"The U.S. Food and Drug Administration today approved a new use of Gleevec (imatinib) to treat children newly diagnosed with Philadelphia chromosome positive (Ph+) acute lymphoblastic leukemia (ALL).
ALL is the most common type of pediatric "...
ARZERRA can cause serious infusion reactions manifesting as bronchospasm, dyspnea, laryngeal edema, pulmonary edema, flushing, hypertension, hypotension, syncope, cardiac ischemia/infarction, back pain, abdominal pain, pyrexia, rash, urticaria, and angioedema. Infusion reactions occur more frequently with the first 2 infusions [see ADVERSE REACTIONS].
Premedicate with acetaminophen, an antihistamine, and a corticosteroid [see DOSAGE AND ADMINISTRATION]. Interrupt infusion for infusion reactions of any severity. Institute medical management for severe infusion reactions including angina or other signs and symptoms of myocardial ischemia [see DOSAGE AND ADMINISTRATION].
In a study of patients with moderate to severe chronic obstructive pulmonary disease, an indication for which ARZERRA is not approved, 2 of 5 patients developed Grade 3 bronchospasm during infusion.
Prolonged ( ≥ 1 week) severe neutropenia and thrombocytopenia can occur with ARZERRA. Monitor complete blood counts (CBC) and platelet counts at regular intervals during therapy, and increase the frequency of monitoring in patients who develop Grade 3 or 4 cytopenias.
Progressive Multifocal Leukoencephalopathy
Progressive multifocal leukoencephalopathy (PML), including fatal PML, can occur with ARZERRA. Consider PML in any patient with new onset of or changes in pre-existing neurological signs or symptoms. Discontinue ARZERRA if PML is suspected, and initiate evaluation for PML including consultation with a neurologist, brain MRI, and lumbar puncture.
Hepatitis B Infection and Reactivation
Fulminant and fatal hepatitis B virus (HBV) infection and reactivation can occur in patients following treatment with ARZERRA. Screen patients at high risk of HBV infection before initiation of ARZERRA. Closely monitor carriers of hepatitis B for clinical and laboratory signs of active HBV infection during treatment with ARZERRA and for 6 to 12 months following the last infusion of ARZERRA. Discontinue ARZERRA in patients who develop viral hepatitis or reactivation of viral hepatitis, and institute appropriate treatment. Insufficient data exist regarding the safety of administration of ARZERRA in patients with active hepatitis.
The safety of immunization with live viral vaccines during or following administration of ARZERRA has not been studied. Do not administer live viral vaccines to patients who have recently received ARZERRA. The ability to generate an immune response to any vaccine following administration of ARZERRA has not been studied.
Carcinogenesis, Mutagenesis, Impairment of Fertility
No carcinogenicity or mutagenicity studies of ofatumumab have been conducted. In a repeat-dose toxicity study, no tumorigenic or unexpected mitogenic responses were noted in cynomolgus monkeys treated for 7 months with up to 3.5 times the human dose of ofatumumab. Effects on male and female fertility have not been evaluated in animal studies.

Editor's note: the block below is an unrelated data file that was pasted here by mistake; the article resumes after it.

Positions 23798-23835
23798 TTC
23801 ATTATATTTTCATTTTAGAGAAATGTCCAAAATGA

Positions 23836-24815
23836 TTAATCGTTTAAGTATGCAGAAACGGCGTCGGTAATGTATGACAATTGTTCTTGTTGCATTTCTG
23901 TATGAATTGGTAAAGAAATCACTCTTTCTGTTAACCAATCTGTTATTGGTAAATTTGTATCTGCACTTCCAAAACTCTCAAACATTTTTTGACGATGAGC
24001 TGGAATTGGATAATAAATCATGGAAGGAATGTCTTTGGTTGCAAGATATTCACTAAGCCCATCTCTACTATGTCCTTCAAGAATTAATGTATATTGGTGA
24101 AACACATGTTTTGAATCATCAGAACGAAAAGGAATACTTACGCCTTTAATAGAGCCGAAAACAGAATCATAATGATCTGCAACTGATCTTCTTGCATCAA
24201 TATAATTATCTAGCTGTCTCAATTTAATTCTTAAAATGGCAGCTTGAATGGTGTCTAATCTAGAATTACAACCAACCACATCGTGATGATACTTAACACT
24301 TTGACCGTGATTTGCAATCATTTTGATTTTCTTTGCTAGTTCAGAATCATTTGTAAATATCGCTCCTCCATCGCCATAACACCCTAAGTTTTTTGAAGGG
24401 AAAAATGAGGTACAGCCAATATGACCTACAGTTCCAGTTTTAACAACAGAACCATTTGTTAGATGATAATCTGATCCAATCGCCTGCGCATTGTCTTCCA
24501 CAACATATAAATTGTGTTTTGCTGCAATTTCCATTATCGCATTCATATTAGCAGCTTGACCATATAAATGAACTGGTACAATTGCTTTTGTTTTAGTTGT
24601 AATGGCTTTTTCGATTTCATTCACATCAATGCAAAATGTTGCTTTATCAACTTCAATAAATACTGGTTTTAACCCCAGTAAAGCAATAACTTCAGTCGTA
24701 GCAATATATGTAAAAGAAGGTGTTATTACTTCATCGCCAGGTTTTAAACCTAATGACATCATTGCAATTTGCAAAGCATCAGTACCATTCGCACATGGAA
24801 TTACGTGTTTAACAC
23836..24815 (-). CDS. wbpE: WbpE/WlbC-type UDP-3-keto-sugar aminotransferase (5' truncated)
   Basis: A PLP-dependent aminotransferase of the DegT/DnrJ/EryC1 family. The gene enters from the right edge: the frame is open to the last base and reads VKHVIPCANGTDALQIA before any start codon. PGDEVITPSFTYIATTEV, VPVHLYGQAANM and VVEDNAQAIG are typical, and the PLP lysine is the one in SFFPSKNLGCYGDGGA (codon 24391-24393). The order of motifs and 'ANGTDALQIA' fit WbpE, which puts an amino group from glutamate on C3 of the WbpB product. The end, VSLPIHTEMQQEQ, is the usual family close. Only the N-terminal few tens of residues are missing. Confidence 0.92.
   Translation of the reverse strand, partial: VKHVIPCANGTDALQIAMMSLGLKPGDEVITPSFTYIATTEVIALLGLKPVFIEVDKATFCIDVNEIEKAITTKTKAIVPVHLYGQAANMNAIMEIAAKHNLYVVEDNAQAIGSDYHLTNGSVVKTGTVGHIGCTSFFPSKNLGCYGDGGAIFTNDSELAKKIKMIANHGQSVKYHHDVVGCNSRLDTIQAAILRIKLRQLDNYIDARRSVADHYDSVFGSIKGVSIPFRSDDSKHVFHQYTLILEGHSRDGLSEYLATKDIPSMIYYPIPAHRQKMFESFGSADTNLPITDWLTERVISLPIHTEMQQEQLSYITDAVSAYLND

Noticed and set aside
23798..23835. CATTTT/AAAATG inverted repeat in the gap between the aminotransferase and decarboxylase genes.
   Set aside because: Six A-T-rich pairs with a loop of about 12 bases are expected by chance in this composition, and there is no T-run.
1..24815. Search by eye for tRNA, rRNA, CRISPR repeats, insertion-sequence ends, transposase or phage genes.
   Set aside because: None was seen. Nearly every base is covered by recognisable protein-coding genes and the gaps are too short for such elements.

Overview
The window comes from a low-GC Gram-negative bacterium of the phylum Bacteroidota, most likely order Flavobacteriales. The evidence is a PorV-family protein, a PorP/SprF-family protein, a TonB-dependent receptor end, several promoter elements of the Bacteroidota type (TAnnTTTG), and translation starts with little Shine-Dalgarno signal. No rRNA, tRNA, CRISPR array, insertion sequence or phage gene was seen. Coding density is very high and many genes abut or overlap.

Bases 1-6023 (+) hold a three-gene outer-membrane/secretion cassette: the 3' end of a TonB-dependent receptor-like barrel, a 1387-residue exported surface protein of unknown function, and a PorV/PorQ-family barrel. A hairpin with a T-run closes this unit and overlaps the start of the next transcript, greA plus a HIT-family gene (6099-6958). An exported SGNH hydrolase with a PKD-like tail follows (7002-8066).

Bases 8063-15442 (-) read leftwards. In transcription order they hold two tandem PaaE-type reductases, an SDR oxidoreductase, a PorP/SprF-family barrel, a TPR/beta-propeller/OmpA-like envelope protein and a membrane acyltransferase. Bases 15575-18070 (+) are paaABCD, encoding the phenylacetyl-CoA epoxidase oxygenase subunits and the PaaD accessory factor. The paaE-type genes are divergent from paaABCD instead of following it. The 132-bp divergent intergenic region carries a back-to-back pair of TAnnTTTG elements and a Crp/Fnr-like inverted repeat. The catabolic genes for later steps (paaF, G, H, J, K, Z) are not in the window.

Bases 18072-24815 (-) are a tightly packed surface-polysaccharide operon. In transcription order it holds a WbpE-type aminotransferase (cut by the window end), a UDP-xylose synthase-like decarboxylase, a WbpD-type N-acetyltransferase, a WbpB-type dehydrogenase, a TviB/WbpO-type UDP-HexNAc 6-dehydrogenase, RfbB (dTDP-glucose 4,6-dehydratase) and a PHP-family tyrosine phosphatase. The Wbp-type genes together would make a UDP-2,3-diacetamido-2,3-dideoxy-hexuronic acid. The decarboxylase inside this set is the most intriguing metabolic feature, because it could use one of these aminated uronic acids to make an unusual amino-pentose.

Use In Specific Populations
Pregnancy Category C
There are no adequate or well-controlled studies of ofatumumab in pregnant women. A reproductive study in pregnant cynomolgus monkeys that received ofatumumab at doses up to 3.5 times the recommended human dose of ofatumumab did not demonstrate maternal toxicity or teratogenicity. Ofatumumab crossed the placental barrier, and fetuses exhibited depletion of peripheral B cells and decreased spleen and placental weights. ARZERRA should be used during pregnancy only if the potential benefit to the mother justifies the potential risk to the fetus.
There are no human or animal data on the potential short- and long-term effects of perinatal B-cell depletion in offspring following in utero exposure to ofatumumab. Ofatumumab does not bind normal human tissues other than B lymphocytes. It is not known if binding occurs to unique embryonic or fetal tissue targets. In addition, the kinetics of B-lymphocyte recovery are unknown in offspring with B-cell depletion [see Nonclinical Toxicology].
It is not known whether ofatumumab is secreted in human milk; however, human IgG is secreted in human milk. Published data suggest that neonatal and infant consumption of breast milk does not result in substantial absorption of these maternal antibodies into circulation. Because the effects of local gastrointestinal and limited systemic exposure to ofatumumab are unknown, caution should be exercised when ARZERRA is administered to a nursing woman.
Safety and effectiveness of ARZERRA have not been established in children.
Clinical studies of ARZERRA did not include sufficient numbers of subjects aged 65 and over to determine whether they respond differently from younger subjects [see CLINICAL PHARMACOLOGY].
No formal studies of ARZERRA in patients with renal impairment have been conducted [see CLINICAL PHARMACOLOGY].
No formal studies of ARZERRA in patients with hepatic impairment have been conducted.
Last reviewed on RxList: 9/28/2011
This monograph has been modified to include the generic and brand name in many instances.
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